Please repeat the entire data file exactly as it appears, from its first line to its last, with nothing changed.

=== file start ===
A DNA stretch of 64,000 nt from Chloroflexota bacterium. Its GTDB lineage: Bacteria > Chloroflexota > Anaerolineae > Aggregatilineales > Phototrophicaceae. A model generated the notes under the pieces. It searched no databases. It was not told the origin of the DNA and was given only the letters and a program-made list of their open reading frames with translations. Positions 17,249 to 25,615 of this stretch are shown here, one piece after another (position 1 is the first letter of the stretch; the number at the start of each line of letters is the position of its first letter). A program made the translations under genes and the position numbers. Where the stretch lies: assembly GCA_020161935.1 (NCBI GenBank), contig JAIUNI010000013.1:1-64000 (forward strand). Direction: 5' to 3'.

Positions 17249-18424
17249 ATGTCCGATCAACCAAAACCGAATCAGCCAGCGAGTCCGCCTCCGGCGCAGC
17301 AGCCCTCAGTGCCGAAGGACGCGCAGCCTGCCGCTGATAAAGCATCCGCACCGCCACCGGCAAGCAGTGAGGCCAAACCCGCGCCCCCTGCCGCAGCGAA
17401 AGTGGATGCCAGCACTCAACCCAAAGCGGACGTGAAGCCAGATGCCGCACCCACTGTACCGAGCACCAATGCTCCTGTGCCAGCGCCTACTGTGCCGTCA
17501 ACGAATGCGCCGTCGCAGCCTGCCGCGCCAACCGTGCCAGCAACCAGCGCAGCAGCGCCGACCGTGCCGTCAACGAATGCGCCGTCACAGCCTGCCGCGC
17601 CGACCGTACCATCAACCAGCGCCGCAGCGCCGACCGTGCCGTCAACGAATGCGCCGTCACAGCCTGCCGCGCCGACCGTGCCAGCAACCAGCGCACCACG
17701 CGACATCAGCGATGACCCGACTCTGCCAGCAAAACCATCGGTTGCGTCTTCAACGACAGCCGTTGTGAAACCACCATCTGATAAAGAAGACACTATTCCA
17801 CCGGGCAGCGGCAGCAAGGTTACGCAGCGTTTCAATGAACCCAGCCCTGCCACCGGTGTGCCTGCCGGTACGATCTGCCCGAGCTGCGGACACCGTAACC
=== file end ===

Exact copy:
A DNA stretch of 64,000 nt from Chloroflexota bacterium. Its GTDB lineage: Bacteria > Chloroflexota > Anaerolineae > Aggregatilineales > Phototrophicaceae. A model generated the notes under the pieces. It searched no databases. It was not told the origin of the DNA and was given only the letters and a program-made list of their open reading frames with translations. Positions 17,249 to 25,615 of this stretch are shown here, one piece after another (position 1 is the first letter of the stretch; the number at the start of each line of letters is the position of its first letter). A program made the translations under genes and the position numbers. Where the stretch lies: assembly GCA_020161935.1 (NCBI GenBank), contig JAIUNI010000013.1:1-64000 (forward strand). Direction: 5' to 3'.

Positions 17249-18424
17249 ATGTCCGATCAACCAAAACCGAATCAGCCAGCGAGTCCGCCTCCGGCGCAGC
17301 AGCCCTCAGTGCCGAAGGACGCGCAGCCTGCCGCTGATAAAGCATCCGCACCGCCACCGGCAAGCAGTGAGGCCAAACCCGCGCCCCCTGCCGCAGCGAA
17401 AGTGGATGCCAGCACTCAACCCAAAGCGGACGTGAAGCCAGATGCCGCACCCACTGTACCGAGCACCAATGCTCCTGTGCCAGCGCCTACTGTGCCGTCA
17501 ACGAATGCGCCGTCGCAGCCTGCCGCGCCAACCGTGCCAGCAACCAGCGCAGCAGCGCCGACCGTGCCGTCAACGAATGCGCCGTCACAGCCTGCCGCGC
17601 CGACCGTACCATCAACCAGCGCCGCAGCGCCGACCGTGCCGTCAACGAATGCGCCGTCACAGCCTGCCGCGCCGACCGTGCCAGCAACCAGCGCACCACG
17701 CGACATCAGCGATGACCCGACTCTGCCAGCAAAACCATCGGTTGCGTCTTCAACGACAGCCGTTGTGAAACCACCATCTGATAAAGAAGACACTATTCCA
17801 CCGGGCAGCGGCAGCAAGGTTACGCAGCGTTTCAATGAACCCAGCCCTGCCACCGGTGTGCCTGCCGGTACGATCTGCCCGAGCTGCGGACACCGTAACC